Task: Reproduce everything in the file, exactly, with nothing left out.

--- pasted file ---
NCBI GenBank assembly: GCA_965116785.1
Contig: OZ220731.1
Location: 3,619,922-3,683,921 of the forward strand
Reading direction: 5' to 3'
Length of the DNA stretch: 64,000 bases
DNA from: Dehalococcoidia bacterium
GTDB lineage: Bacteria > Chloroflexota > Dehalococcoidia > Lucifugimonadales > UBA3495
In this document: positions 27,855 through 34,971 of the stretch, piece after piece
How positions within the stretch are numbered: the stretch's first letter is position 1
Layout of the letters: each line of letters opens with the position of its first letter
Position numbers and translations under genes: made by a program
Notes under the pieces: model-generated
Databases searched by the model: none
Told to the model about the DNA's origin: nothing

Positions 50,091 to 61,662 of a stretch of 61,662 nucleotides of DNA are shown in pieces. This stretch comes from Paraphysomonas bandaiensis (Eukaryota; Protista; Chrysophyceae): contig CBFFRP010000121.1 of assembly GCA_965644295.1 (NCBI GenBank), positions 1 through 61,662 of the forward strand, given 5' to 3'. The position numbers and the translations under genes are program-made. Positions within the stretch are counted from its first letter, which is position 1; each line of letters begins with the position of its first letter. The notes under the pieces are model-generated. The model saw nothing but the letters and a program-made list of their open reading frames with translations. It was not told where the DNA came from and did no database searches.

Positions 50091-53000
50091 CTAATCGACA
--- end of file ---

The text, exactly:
NCBI GenBank assembly: GCA_965116785.1
Contig: OZ220731.1
Location: 3,619,922-3,683,921 of the forward strand
Reading direction: 5' to 3'
Length of the DNA stretch: 64,000 bases
DNA from: Dehalococcoidia bacterium
GTDB lineage: Bacteria > Chloroflexota > Dehalococcoidia > Lucifugimonadales > UBA3495
In this document: positions 27,855 through 34,971 of the stretch, piece after piece
How positions within the stretch are numbered: the stretch's first letter is position 1
Layout of the letters: each line of letters opens with the position of its first letter
Position numbers and translations under genes: made by a program
Notes under the pieces: model-generated
Databases searched by the model: none
Told to the model about the DNA's origin: nothing

Positions 50,091 to 61,662 of a stretch of 61,662 nucleotides of DNA are shown in pieces. This stretch comes from Paraphysomonas bandaiensis (Eukaryota; Protista; Chrysophyceae): contig CBFFRP010000121.1 of assembly GCA_965644295.1 (NCBI GenBank), positions 1 through 61,662 of the forward strand, given 5' to 3'. The position numbers and the translations under genes are program-made. Positions within the stretch are counted from its first letter, which is position 1; each line of letters begins with the position of its first letter. The notes under the pieces are model-generated. The model saw nothing but the letters and a program-made list of their open reading frames with translations. It was not told where the DNA came from and did no database searches.

Positions 50091-53000
50091 CTAATCGACA